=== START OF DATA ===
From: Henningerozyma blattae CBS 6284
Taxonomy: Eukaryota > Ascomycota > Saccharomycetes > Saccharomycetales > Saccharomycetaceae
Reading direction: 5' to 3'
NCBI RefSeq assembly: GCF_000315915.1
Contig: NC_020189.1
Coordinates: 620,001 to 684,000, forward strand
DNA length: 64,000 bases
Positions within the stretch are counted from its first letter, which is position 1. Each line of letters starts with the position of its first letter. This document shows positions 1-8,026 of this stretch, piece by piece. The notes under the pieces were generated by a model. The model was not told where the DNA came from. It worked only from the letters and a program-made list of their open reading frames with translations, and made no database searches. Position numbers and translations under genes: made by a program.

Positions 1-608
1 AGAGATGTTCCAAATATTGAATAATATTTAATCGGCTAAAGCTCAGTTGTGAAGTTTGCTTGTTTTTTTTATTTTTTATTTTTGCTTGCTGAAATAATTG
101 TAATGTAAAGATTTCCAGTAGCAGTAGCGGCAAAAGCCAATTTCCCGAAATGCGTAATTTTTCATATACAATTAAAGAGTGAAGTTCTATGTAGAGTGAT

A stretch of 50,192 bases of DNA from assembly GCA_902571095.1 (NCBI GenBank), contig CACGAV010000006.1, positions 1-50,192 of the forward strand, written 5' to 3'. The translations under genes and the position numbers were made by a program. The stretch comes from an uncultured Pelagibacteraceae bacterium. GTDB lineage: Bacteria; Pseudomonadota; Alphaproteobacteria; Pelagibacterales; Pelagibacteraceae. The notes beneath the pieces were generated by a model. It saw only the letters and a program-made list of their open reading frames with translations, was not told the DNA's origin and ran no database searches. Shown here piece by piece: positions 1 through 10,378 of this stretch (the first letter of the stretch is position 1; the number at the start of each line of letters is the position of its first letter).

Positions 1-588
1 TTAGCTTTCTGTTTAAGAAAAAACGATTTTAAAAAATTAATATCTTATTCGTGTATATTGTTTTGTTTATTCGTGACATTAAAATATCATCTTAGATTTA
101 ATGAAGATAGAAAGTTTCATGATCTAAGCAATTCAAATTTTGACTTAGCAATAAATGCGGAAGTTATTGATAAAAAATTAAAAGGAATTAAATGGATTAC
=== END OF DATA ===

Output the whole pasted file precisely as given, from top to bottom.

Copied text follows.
From: Henningerozyma blattae CBS 6284
Taxonomy: Eukaryota > Ascomycota > Saccharomycetes > Saccharomycetales > Saccharomycetaceae
Reading direction: 5' to 3'
NCBI RefSeq assembly: GCF_000315915.1
Contig: NC_020189.1
Coordinates: 620,001 to 684,000, forward strand
DNA length: 64,000 bases
Positions within the stretch are counted from its first letter, which is position 1. Each line of letters starts with the position of its first letter. This document shows positions 1-8,026 of this stretch, piece by piece. The notes under the pieces were generated by a model. The model was not told where the DNA came from. It worked only from the letters and a program-made list of their open reading frames with translations, and made no database searches. Position numbers and translations under genes: made by a program.

Positions 1-608
1 AGAGATGTTCCAAATATTGAATAATATTTAATCGGCTAAAGCTCAGTTGTGAAGTTTGCTTGTTTTTTTTATTTTTTATTTTTGCTTGCTGAAATAATTG
101 TAATGTAAAGATTTCCAGTAGCAGTAGCGGCAAAAGCCAATTTCCCGAAATGCGTAATTTTTCATATACAATTAAAGAGTGAAGTTCTATGTAGAGTGAT

A stretch of 50,192 bases of DNA from assembly GCA_902571095.1 (NCBI GenBank), contig CACGAV010000006.1, positions 1-50,192 of the forward strand, written 5' to 3'. The translations under genes and the position numbers were made by a program. The stretch comes from an uncultured Pelagibacteraceae bacterium. GTDB lineage: Bacteria; Pseudomonadota; Alphaproteobacteria; Pelagibacterales; Pelagibacteraceae. The notes beneath the pieces were generated by a model. It saw only the letters and a program-made list of their open reading frames with translations, was not told the DNA's origin and ran no database searches. Shown here piece by piece: positions 1 through 10,378 of this stretch (the first letter of the stretch is position 1; the number at the start of each line of letters is the position of its first letter).

Positions 1-588
1 TTAGCTTTCTGTTTAAGAAAAAACGATTTTAAAAAATTAATATCTTATTCGTGTATATTGTTTTGTTTATTCGTGACATTAAAATATCATCTTAGATTTA
101 ATGAAGATAGAAAGTTTCATGATCTAAGCAATTCAAATTTTGACTTAGCAATAAATGCGGAAGTTATTGATAAAAAATTAAAAGGAATTAAATGGATTAC